Synthesis and in vitro characterization of a bone-vectored carbon(60) derivative


The first tissue-vectored fullerene derivative, C60 (OH)16AMBP (4,4-bisphosphono-2-(polyhydroxyl-1,2-dihydro-1,2-methanofullerene[60]-61-carboxamido)-butyric acid), designed to target bone tissue, has been synthesized, characterized and evaluated. An amide bisphosphonate addend, in conjunction with multiple hydroxyl groups, confers strong affinity for the bone mineral hydroxyapatite (HAP) in vitro. Constant composition crystal growth inhibition studies conducted with a 35 muM concentration of the inhibitor, show that C60(OH)16AMBP reduces the rate of HAP crystal growth by 87% via a non-Langmuirian mechanism, with an affinity constant KL of 3.40 x 106 L mol-1 (R 2 = 0.99). Surprisingly, C60(OH)16AMBP is also paramagnetic, forming an apparently stable radical under ambient conditions. Evans' NMR method in aqueous solution implies an S = 1/2 system, which is also suggested by solid-state magnetometry measurements. Parallel studies with C60(OH)30 · 2 H2O also confirm a strong affinity for HAP (58% crystal growth rate reduction; KL = 4.14 x 105 L mol-1 (R2 = 0.97)) and suggest a similar paramagnetic ground state for this "non-vectored" fullerol molecule, as well. These results, along with ongoing studies involving noble gas-doped endohedral fullerol derivatives, have set the stage for the first studies of tissue-directed fullerene-based materials in vivo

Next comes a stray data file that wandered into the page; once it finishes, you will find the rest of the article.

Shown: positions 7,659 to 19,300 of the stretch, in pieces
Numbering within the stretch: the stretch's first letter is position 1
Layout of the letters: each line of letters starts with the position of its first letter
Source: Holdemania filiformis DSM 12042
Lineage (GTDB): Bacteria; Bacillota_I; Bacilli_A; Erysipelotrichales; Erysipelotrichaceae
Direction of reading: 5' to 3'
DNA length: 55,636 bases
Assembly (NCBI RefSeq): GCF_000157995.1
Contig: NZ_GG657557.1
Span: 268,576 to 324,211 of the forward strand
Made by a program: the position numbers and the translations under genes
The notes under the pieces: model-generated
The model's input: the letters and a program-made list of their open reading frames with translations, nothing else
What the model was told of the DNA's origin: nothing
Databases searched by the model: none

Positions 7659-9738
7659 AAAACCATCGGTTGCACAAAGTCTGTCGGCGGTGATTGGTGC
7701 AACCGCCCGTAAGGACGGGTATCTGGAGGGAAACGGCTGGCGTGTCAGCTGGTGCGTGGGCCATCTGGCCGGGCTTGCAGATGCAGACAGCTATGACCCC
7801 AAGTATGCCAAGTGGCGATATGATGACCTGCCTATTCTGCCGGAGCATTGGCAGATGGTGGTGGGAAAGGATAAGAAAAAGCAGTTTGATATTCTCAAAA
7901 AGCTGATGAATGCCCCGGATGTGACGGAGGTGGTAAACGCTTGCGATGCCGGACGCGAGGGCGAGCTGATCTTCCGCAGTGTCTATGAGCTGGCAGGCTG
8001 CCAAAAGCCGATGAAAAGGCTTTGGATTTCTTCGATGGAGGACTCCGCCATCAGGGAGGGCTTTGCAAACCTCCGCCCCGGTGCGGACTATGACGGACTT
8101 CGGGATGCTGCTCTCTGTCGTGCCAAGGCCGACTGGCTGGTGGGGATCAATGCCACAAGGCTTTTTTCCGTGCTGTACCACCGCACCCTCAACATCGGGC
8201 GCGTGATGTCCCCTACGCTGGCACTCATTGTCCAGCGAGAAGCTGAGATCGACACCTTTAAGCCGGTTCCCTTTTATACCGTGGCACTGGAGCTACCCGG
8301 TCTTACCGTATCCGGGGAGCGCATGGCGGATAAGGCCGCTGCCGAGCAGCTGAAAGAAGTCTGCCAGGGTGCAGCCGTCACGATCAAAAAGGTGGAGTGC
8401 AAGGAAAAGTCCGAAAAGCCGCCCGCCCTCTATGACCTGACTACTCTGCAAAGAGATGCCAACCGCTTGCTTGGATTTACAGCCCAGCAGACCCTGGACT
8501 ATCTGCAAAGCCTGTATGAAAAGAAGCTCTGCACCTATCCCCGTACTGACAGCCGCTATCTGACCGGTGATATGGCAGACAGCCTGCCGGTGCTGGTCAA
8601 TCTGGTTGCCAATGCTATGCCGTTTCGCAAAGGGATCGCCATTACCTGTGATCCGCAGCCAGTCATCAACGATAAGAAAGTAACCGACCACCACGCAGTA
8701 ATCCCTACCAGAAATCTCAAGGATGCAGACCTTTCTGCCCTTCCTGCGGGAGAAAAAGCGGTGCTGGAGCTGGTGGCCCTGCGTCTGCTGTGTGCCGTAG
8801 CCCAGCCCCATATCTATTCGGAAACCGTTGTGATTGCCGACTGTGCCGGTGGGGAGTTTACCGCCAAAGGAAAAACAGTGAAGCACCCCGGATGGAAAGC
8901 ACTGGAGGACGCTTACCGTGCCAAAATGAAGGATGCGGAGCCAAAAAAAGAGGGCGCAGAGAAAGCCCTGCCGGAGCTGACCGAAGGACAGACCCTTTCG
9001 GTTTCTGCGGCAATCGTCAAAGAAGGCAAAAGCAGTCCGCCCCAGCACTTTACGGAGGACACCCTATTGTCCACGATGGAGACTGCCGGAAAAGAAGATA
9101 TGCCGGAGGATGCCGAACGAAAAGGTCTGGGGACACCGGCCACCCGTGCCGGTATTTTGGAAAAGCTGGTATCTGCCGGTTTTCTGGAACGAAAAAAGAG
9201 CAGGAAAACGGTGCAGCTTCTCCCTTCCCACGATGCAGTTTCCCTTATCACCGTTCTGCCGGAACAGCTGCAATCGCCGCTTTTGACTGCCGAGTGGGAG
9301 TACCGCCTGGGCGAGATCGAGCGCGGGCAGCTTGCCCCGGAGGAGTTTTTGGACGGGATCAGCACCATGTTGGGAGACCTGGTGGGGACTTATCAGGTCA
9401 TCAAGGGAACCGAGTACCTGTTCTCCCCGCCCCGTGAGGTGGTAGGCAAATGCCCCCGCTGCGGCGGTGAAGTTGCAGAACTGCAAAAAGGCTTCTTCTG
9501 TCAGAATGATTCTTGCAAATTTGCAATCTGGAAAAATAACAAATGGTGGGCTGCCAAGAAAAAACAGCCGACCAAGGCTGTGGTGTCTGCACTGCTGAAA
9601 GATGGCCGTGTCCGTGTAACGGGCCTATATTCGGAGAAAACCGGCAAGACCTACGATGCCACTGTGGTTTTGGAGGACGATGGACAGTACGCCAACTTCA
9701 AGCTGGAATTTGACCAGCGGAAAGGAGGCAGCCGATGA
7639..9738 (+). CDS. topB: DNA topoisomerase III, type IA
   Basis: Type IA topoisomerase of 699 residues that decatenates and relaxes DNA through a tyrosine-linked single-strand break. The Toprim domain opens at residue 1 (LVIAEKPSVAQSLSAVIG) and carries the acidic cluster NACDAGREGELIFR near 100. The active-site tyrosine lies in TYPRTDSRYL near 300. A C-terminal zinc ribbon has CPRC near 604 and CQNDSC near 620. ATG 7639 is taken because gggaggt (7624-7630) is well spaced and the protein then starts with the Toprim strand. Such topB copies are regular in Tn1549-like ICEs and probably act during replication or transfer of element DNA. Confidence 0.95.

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DSpace at Rice University

Last time updated on 11/06/2012

This paper was published in DSpace at Rice University.

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